Cowork With Me?
As New Yorkers stumble northward in search of working outlets, the whole city is seeing spontaneous outbreaks of cooperation. After perusing social media feeds, we feel safe declaring this the week that everyone learned to cowork: one guy shows up with an extension cord outside of a Starbucks, and everyone clusters around politely to get their mobile devices working again. And then, with their newly juiced devices, they’re taking pictures of their setups.
And so behold, disaster porn’s geekier cousin.
The latest neighborhood trying to make a coworking space happen? It’s the former home of Archie Bunker, i.e. Astoria. The Daily News reports that three locals are shopping around for a space.
Maybe they can cut a deal with the beer garden?
At the moment, Astoria is a little lacking in public spaces for laptop luggers. There’s Astor Bake Shop, a couple of Starbucks outposts, and the ironically named Brooklyn Bagel, but there’s really nowhere to squat if you prefer to work away from caloric temptation.
Cowork With Me?
Summer love Do you ever find yourself wishing that couples therapy was cheaper? Well, here’s an app that claims to be just as effective, and for only $7.95 a month (limited time only). Couplewise combines digital interactive versions to cognitive behavioral therapy techniques and research from leading cognitive behavioral therapists as well as crowdsourcing the wisdom of other couples “who have been there.” The company claims that 79 percent of their beta users say that their relationship has improved as a result of the app, and none say it has worsened—what are you waiting for?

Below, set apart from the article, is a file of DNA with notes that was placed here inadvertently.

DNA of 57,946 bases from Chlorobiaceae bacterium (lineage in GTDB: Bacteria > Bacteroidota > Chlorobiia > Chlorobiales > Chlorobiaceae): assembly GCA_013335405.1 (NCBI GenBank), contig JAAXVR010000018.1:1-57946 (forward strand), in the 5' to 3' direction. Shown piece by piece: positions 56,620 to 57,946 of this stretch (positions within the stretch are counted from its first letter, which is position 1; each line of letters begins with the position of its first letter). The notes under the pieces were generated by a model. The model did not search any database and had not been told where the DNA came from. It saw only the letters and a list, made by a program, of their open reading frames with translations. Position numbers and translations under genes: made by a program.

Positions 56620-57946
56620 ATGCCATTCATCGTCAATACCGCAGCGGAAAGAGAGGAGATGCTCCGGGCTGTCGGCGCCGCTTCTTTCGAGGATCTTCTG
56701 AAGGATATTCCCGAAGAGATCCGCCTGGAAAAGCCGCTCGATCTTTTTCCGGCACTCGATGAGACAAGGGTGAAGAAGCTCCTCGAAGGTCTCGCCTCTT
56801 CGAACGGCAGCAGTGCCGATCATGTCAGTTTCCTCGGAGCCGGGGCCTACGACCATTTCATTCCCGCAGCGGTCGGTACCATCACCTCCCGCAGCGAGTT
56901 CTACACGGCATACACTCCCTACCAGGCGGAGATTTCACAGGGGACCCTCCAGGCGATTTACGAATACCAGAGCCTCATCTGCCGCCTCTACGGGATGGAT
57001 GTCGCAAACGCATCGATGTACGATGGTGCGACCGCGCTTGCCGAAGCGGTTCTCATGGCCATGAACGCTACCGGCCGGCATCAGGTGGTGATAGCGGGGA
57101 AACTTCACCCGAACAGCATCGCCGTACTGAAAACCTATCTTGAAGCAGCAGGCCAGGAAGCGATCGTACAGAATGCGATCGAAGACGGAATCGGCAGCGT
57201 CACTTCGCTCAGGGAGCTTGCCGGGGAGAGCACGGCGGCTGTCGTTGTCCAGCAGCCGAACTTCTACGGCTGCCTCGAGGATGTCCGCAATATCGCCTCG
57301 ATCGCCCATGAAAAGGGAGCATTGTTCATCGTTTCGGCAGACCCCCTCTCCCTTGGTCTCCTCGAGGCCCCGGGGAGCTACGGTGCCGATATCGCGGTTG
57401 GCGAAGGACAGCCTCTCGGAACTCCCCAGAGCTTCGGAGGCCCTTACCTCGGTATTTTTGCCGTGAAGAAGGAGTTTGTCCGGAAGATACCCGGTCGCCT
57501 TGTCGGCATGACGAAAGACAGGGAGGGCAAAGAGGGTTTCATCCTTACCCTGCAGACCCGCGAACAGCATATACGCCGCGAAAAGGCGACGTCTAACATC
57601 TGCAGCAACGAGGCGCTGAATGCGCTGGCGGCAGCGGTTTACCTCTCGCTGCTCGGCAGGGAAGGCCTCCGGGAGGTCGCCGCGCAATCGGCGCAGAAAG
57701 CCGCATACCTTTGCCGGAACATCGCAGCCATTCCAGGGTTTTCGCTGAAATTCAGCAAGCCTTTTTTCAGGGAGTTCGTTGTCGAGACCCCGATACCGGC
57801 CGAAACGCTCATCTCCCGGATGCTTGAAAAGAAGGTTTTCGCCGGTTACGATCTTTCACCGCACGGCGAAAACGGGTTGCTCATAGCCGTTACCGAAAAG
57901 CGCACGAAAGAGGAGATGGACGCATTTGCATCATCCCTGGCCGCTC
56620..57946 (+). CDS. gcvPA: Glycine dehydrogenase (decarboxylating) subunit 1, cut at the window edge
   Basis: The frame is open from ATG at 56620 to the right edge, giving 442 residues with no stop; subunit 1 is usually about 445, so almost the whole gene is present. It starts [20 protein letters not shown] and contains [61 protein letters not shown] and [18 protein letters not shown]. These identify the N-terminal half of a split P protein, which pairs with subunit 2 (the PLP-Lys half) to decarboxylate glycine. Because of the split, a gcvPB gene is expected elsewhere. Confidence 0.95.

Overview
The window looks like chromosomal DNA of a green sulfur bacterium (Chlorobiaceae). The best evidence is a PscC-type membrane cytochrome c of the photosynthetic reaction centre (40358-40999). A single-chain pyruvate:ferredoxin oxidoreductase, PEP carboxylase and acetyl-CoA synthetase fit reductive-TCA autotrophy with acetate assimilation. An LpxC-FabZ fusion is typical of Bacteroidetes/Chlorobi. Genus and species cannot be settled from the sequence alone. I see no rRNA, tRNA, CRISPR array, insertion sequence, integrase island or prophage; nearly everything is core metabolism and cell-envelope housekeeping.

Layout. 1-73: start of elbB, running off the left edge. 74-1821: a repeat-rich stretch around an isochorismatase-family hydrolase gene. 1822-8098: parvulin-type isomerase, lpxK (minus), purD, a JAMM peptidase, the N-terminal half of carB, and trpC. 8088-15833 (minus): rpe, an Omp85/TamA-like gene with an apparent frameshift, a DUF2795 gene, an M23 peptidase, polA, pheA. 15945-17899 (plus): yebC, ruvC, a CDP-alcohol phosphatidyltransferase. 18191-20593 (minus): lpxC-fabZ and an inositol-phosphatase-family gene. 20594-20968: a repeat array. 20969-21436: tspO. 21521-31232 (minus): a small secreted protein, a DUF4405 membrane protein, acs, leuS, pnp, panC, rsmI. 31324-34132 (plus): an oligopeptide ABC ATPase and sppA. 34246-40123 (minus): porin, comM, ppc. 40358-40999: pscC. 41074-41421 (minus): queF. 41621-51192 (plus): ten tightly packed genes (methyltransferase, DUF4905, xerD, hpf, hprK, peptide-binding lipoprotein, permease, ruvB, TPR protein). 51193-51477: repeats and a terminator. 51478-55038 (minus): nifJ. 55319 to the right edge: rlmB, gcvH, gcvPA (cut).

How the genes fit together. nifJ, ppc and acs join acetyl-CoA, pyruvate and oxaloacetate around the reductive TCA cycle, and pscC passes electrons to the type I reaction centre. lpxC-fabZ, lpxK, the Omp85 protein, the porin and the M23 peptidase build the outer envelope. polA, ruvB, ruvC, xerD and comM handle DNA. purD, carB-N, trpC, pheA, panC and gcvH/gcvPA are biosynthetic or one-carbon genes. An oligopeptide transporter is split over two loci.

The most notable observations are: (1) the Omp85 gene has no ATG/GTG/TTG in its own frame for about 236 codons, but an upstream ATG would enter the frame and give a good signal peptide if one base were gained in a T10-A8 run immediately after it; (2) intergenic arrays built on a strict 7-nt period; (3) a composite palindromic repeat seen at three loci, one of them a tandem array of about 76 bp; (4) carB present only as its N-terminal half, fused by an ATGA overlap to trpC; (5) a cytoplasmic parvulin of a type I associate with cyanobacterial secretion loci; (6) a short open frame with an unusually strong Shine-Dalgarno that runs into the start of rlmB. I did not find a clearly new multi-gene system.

Attention freelancers Coworking has come to Bushwick with Bat Haus, a new community office space open to freelancers of all disciplines. The space opened last month and has apparently been hosting art groups, writing meetups and fashion shoots. If its sunny decor doesn’t seal the deal, they also have a backyard with a grill and potlucks for members. Full time membership is $275 a month, part-time $175, and it’s $15 for a day pass.
On a muggy evening earlier this week, Betabeat made the short, sweaty walk down to AlleyNYC, a new 16,000 square foot coworking space at 500 Seventh Avenue and 37th Street. We had some inkling we might be onto the next big coworking hub when an entrepreneur on the elevator ride up to the 17th floor said he felt obligated to drop by because he heard about the space twice in one week.
Even after hours, the place was still humming with activity. The mats in the yoga room were unoccupied, but members milled about the lounge, worked heads down in one of the spacious main rooms or huddled with cofounders in the 24 private offices, which are already at capacity even though the space just opened in August. A new platform for entrepreneurs called SocialChange.is was setting up a demo and with bowls of pretzels and other snacks laid out for the event.
The vibe was remarkably congenial; high-fives, daps, and backslaps abounded.
We knew Dumbo’s vacancy rates were low, but we hadn’t realized they were this low. The Wall Street Journal reports that yesterday Dumbo techies gathered at an unusual outdoor watering hole: Underneath the Manhattan Bridge.
Perhaps the roar of the traffic overhead provides a kind of natural white noise?
Office-sharing startup Loosecubes organized the event, Read More